When it comes to Taiwanese elections, debate on independence and unification dominates. Although Chinese Nationalist Party (KMT) presidential candidate Ma Ying-jeou (
However, the fact remains that whoever wants to win the next presidential election must prove that he is a capable leader without being captured, branded and held hostage by individual interest groups, especially the old guard within his party.
Recent inconsistencies between Ma's camp, former KMT chairman Lien Chan (
After Lien issued a "warning" statement to Ma's camp to "refrain from sacrificing its ideals for the sake of electoral victory," Ma labeled the inconsistency in the CSC report an "incident" and blamed it on his staff. The episode should not be seen simply as an accident but a manifestation of mistrust between Ma and Lien.
If it were simply a trivial mistake as Ma claims, why would Lien express such deep concern and strong anger about it without talking to Ma in advance?
Born in Hong Kong and trained in the KMT's hierarchical party structure, Ma was indoctrinated in the dogma of "ultimate unification" with China. However, because the phenomenon of "Taiwan-centered consciousness" has been strengthening in recent years, Ma has been trying to play the "Taiwan card" ever since he unveiled his campaign.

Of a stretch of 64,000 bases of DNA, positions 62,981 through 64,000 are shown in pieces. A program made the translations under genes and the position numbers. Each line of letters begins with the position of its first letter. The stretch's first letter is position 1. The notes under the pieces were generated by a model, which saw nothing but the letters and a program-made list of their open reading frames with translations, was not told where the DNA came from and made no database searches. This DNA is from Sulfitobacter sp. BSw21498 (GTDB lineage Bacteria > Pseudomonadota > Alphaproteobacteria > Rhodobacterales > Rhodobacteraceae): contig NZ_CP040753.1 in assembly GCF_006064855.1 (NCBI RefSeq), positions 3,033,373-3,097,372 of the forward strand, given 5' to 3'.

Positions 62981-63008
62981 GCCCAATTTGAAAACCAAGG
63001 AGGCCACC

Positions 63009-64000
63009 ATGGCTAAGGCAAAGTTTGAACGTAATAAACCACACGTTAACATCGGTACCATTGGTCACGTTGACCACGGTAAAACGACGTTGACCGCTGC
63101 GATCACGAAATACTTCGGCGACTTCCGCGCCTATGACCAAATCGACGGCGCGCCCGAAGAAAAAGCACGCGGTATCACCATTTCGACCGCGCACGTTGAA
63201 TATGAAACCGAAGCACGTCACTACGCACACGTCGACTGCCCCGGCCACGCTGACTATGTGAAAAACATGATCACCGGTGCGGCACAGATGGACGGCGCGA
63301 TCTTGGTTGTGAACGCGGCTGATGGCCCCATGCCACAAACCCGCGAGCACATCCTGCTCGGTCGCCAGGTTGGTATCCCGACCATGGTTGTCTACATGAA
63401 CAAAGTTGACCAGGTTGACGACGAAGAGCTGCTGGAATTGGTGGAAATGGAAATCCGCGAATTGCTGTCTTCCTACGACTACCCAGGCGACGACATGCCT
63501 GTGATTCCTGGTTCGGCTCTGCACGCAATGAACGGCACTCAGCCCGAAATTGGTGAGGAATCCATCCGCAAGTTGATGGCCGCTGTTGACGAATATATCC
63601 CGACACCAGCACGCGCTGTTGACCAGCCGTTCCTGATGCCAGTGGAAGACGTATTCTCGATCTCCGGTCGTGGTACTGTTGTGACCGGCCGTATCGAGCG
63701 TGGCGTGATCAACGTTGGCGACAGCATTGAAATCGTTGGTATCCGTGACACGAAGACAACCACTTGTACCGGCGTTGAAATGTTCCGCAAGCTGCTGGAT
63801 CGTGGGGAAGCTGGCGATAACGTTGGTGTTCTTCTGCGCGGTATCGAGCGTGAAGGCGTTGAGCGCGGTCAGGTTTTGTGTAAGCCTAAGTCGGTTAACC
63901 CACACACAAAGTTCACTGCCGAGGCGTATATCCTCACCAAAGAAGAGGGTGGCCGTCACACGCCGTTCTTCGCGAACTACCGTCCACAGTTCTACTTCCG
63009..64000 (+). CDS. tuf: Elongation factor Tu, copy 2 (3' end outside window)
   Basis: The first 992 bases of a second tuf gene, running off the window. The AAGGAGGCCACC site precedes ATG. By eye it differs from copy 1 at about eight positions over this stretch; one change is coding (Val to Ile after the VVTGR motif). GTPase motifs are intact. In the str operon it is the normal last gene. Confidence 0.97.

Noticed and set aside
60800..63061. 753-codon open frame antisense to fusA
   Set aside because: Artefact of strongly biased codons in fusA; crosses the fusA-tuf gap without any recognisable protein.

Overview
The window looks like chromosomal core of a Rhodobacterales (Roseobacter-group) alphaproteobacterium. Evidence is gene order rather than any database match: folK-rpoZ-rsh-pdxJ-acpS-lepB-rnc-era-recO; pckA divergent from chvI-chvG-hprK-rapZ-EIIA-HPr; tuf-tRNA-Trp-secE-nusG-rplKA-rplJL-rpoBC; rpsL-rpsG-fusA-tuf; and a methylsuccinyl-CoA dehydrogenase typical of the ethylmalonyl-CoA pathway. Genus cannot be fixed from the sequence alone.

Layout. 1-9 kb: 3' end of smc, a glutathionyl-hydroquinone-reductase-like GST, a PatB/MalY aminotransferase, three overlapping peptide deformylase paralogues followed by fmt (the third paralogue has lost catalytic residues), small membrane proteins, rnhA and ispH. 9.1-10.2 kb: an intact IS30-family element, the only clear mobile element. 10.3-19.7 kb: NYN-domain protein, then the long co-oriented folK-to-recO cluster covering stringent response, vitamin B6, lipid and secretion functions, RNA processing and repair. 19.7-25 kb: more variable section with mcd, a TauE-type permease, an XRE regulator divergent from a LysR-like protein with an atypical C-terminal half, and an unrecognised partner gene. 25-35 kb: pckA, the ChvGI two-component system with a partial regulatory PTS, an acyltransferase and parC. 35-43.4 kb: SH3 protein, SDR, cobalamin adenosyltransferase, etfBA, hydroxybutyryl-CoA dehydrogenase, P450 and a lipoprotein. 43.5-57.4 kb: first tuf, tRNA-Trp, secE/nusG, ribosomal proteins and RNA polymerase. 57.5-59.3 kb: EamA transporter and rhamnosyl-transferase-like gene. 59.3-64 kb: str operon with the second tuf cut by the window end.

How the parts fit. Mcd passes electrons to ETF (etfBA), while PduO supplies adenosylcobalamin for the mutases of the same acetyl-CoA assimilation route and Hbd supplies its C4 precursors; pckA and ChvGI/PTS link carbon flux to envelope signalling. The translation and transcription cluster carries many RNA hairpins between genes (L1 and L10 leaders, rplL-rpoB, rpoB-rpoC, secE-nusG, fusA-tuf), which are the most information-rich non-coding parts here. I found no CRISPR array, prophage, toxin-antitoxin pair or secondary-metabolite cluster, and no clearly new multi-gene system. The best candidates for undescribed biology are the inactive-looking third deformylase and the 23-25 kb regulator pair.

Ma's "long stay" bicycle tour around Taiwan was designed for the candidate to demonstrate love for Taiwan in the hope of scooping up the "light green" vote from the Democratic Progressive Party (DPP).
Ma further sought to downplay the unification fantasy while consolidating support from the pro-unification camp by introducing the theory of "connecting Taiwan with China" and incorporating "Taiwan" wording into the KMT's party charter, as well as saying the "Republic of China is Taiwan."
There is no doubt that Ma has been sitting on the fence on the independence-unification issue. In response to the DPP referendum on using the name "Taiwan" to join the UN, Ma decided to offer an alternative referendum using the name "the Republic of China" to return to the United Nations and whatever title is most appropriate for joining other bodies. But the truth is Ma and the KMT have not shown strong determination or concrete action to push their own referendum forward.
This time though, Ma opted to put aside the controversial "1992 consensus" -- which turned out to be nothing but a phrase invented by KMT former Mainland Affairs Council chairman Su Chi (蘇起) -- and obscure the unification-independence dichotomy. However, it seems he has crossed the "red line" set by the KMT old guard and was slapped in the face by Lien.
The internal political storm proves that Ma has never respected the KMT elders and has been insisting on running his own campaign.
But if Ma can resist the pressure from the KMT old guard, at least he can prove he stands for Taiwan's best interests. Regretfully, Ma's repeated vacillation on the issue proves he is willing to sacrifice his beliefs for electoral purposes.